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Ponies

Spencer Reece
I remember the ponies in the distance.
I remember you talked of a war, no two wars, a failed marriage--
discretely, without force or grandeur.
This was before they amputated your leg, before the stroke.
You rolled your r’s, spoke of Oxford,
recalled driving in the Quaker ambulance unit in China,
where you saw an oil drum filled with severed limbs.
Pleased to have your approval, I rarely spoke.
You were like a father to me and I was grateful.
I remember the ponies behind the fence, muscular,
breathing, how they worried the grass.
The ponies said: This day astounds us. The field is green.
We love nothing better than space and more space.
Ah, they knew what I needed to know.
They lived in their bodies.
If the ponies wanted to kiss, they kissed.
They moved like the shadows of airplanes.
They knew no hatred, but fear they understood.
The sky was shot clear with blue.
After the picnic, we gathered the tablecloth.
As we left, I could still see the ponies,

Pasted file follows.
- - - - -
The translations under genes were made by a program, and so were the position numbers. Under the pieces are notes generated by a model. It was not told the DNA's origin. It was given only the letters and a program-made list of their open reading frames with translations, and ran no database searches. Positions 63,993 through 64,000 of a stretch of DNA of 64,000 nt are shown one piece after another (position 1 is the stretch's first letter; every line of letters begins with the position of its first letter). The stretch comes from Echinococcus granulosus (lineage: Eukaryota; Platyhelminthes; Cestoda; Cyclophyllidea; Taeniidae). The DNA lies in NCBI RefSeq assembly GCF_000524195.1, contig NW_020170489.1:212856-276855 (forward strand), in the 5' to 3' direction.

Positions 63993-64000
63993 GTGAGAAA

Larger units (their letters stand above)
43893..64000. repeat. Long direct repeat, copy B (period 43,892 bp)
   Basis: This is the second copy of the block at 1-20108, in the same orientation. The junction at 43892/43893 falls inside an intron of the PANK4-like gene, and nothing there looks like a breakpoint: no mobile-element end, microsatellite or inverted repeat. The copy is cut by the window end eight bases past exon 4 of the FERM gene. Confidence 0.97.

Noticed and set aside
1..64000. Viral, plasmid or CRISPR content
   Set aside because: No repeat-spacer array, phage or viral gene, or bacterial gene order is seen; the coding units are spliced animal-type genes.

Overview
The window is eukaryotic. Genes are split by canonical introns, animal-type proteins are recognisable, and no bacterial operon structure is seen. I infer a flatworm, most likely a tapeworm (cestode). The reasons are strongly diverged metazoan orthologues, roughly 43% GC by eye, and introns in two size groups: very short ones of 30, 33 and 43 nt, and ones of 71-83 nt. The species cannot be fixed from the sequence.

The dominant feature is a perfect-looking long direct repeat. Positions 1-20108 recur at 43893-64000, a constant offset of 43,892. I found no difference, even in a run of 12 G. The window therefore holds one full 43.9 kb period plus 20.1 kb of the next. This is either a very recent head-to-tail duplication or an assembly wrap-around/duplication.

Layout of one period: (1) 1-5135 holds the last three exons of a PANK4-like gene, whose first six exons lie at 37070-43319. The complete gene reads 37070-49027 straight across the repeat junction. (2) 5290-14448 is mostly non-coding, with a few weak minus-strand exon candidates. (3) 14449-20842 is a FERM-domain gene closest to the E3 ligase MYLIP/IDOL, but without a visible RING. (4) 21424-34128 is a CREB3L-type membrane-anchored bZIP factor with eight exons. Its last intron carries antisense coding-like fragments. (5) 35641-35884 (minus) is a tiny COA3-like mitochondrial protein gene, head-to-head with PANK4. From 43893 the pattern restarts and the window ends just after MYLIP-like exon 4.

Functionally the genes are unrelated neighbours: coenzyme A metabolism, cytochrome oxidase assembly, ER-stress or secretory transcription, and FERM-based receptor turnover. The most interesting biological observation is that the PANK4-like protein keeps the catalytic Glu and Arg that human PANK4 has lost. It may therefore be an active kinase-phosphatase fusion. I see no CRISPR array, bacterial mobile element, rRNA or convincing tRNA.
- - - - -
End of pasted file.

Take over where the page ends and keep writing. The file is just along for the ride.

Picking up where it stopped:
crowding one another, free and unbroken.

Poem from The Clerk's Tale, reprinted with permission of Houghton Mifflin Company

Poem from The Clerk's Tale, reprinted with permission of Houghton Mifflin Company

Spencer Reece

by this poet

poem

After my mother and father fight, my father takes my hand and we walk down to the Mississippi where he smokes Camel cigarettes. He flicks his ashes away from me. He rarely says my name. All day on TV, I watch monks in Saigon douse themselves in gasoline and light their saffron robes on fire. When they ignite, they

poem
I was a full-time house sitter. I had no title.
I lived in a farmhouse, on a small hill,
surrounded by 100 acres. All was still.
The fields were in a government program
that paid farmers to abandon them. Perfect.

I overlooked Union Lake, a small lake,
with a small ugly island in the middle--
a sort of mistake,
poem
I am thirty-three and working in an expensive clothier, 
selling suits to men I call "Sir."
These men are muscled, groomed and cropped--
with wives and families that grow exponentially.
Mostly I talk of rep ties and bow ties,
of full-Windsor knots and half-Windsor knots,
of tattersall, French cuff, and English